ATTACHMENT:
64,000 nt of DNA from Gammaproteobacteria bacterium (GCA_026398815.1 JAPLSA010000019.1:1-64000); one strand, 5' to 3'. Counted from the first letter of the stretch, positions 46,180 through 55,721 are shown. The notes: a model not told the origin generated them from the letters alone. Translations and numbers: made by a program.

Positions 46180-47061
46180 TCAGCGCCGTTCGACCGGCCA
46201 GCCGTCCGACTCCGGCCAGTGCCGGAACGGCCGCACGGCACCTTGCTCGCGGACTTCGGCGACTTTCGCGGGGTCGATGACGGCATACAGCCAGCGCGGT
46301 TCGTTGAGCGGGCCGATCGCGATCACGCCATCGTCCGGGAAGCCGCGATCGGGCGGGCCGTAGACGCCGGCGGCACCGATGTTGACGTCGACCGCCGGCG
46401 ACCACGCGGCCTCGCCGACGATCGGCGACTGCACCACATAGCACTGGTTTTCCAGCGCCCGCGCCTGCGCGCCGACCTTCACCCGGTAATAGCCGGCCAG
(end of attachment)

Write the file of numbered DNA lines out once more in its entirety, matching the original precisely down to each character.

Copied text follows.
64,000 nt of DNA from Gammaproteobacteria bacterium (GCA_026398815.1 JAPLSA010000019.1:1-64000); one strand, 5' to 3'. Counted from the first letter of the stretch, positions 46,180 through 55,721 are shown. The notes: a model not told the origin generated them from the letters alone. Translations and numbers: made by a program.

Positions 46180-47061
46180 TCAGCGCCGTTCGACCGGCCA
46201 GCCGTCCGACTCCGGCCAGTGCCGGAACGGCCGCACGGCACCTTGCTCGCGGACTTCGGCGACTTTCGCGGGGTCGATGACGGCATACAGCCAGCGCGGT
46301 TCGTTGAGCGGGCCGATCGCGATCACGCCATCGTCCGGGAAGCCGCGATCGGGCGGGCCGTAGACGCCGGCGGCACCGATGTTGACGTCGACCGCCGGCG
46401 ACCACGCGGCCTCGCCGACGATCGGCGACTGCACCACATAGCACTGGTTTTCCAGCGCCCGCGCCTGCGCGCCGACCTTCACCCGGTAATAGCCGGCCAG